Lesson 3: “The Harvard Connection”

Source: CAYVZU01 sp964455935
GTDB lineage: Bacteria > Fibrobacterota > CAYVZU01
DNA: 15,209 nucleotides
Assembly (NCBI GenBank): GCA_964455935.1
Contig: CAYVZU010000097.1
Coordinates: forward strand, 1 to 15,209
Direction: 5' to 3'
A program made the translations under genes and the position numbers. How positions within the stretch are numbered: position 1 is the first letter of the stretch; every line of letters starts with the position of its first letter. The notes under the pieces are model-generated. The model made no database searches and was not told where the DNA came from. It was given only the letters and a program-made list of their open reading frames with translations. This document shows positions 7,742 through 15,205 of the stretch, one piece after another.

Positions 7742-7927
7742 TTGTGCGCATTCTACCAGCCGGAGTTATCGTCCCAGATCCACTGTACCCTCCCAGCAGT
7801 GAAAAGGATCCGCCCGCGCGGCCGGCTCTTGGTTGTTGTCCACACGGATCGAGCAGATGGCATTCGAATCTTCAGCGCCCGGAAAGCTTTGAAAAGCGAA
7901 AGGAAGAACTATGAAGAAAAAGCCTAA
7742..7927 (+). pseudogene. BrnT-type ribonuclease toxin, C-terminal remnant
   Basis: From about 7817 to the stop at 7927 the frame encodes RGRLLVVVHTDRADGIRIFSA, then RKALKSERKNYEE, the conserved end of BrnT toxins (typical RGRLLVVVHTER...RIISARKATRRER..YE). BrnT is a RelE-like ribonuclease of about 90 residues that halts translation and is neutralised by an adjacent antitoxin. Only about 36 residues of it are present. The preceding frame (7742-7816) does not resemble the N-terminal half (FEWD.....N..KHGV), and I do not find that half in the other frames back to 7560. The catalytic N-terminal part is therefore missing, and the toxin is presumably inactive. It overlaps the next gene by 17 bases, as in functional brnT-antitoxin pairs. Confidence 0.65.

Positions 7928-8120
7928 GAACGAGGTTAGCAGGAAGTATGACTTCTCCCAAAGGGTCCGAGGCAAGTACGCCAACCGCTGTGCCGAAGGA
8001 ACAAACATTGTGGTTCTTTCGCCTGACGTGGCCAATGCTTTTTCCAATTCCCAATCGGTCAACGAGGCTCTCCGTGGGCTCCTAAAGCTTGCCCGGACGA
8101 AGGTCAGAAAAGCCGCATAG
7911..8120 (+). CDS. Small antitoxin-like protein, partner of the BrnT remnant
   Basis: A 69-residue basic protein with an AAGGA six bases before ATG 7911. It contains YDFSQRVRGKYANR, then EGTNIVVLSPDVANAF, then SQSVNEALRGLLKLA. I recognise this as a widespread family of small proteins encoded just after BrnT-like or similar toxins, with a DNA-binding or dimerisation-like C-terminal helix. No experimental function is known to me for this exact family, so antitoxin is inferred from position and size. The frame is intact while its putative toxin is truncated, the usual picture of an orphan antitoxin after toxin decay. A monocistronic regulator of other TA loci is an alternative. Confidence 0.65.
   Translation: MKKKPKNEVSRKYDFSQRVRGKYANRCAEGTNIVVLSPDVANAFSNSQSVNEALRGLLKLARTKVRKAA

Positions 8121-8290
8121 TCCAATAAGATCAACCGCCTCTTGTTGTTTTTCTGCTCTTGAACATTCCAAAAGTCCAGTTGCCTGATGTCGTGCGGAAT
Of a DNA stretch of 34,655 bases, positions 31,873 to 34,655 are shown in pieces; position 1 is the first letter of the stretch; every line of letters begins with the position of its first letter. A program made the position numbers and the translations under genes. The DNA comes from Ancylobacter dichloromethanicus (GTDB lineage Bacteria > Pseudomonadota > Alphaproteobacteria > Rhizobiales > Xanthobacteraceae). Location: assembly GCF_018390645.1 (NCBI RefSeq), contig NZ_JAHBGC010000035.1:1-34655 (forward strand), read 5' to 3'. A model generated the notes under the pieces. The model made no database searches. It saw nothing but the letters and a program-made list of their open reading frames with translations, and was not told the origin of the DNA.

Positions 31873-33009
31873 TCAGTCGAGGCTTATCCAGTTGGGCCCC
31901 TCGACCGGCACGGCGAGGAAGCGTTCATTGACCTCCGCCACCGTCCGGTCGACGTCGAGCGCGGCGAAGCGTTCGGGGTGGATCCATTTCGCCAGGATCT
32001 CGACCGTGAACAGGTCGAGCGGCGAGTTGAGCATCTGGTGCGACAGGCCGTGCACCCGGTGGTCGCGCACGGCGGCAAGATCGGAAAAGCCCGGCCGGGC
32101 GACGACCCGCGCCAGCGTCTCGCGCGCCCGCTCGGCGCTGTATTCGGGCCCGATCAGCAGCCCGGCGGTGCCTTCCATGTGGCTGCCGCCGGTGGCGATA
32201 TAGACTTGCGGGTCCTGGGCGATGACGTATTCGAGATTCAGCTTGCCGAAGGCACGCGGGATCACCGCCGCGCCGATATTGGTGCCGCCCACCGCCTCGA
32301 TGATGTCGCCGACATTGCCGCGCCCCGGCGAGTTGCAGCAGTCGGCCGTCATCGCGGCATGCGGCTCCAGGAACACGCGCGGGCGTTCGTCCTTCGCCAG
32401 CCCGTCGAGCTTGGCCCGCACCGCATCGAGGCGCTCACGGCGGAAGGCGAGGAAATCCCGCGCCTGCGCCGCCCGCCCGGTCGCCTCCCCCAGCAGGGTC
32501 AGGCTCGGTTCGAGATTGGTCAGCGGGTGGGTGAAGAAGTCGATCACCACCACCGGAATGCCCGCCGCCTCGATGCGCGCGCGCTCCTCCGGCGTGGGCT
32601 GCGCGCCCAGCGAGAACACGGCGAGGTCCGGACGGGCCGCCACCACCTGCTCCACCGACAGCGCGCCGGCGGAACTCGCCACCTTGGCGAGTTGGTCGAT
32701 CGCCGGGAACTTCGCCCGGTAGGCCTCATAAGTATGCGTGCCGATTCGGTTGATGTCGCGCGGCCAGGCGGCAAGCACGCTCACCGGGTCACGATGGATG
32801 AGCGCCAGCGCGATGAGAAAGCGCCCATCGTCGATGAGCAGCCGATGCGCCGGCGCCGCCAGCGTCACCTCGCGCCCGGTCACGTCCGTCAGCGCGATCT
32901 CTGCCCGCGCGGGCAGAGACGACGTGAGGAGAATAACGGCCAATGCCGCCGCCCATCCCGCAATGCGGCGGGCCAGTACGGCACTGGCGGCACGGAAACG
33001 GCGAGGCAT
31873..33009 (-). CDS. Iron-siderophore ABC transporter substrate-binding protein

Thus far, we have focused on Harvard sophomore Mark Zuckerberg and his creation of “Facemash” in the fall of 2003, a website which was arguably illegal and which we discussed at length in Lesson 1. It’s now time to introduce Harvard seniors Tyler and Cameron Winklevoss–identical twins played by the actor Armie Hammer in the movie “The Social Network”–as well as their fellow student and business partner Divya Narendra, an engineering student at Harvard. (We will refer to all three partners collectively as the Winklevoss team.) In brief, the Winklevoss team was in the process of developing an exclusive dating website, “The Harvard Connection.” Their innovative idea was this: only students with a Harvard email address could join their website. But this website was not yet ready to be released. The Winklevoss team needed someone to finish writing the computer code for their proposed website. Ironically, the fallout from the Facemash incident— including the “Ad Board” hearing which we studied in Lesson 2—increased Zuckerberg’s notoriety on campus and cemented his reputation as a talented, if immature, computer programmer. In need of just such a person, the Winklevoss team quickly set up a meeting with Zuckerberg and asked for his help with their “Harvard Connection” website. (In “The Social Network,” for example, this meeting takes place in the bicycle room of the exclusive Porcellian Club (the entrance of which is pictured below), and by the end of the meeting, Zuckerberg says “I’m in.”) Lesson 3 will thus focus on two legal questions: (1) Did Mark Zuckerberg and the Winklevoss team enter into a legally-binding contract when Mark agreed to help them out with their website? (2) Assuming there was a valid “work-for-hire” contract or a valid partnership agreement in this case, what is the legal remedy for its breach? (Hint for question #1: What are the elements of a contract and were all these legal elements met in this case.)

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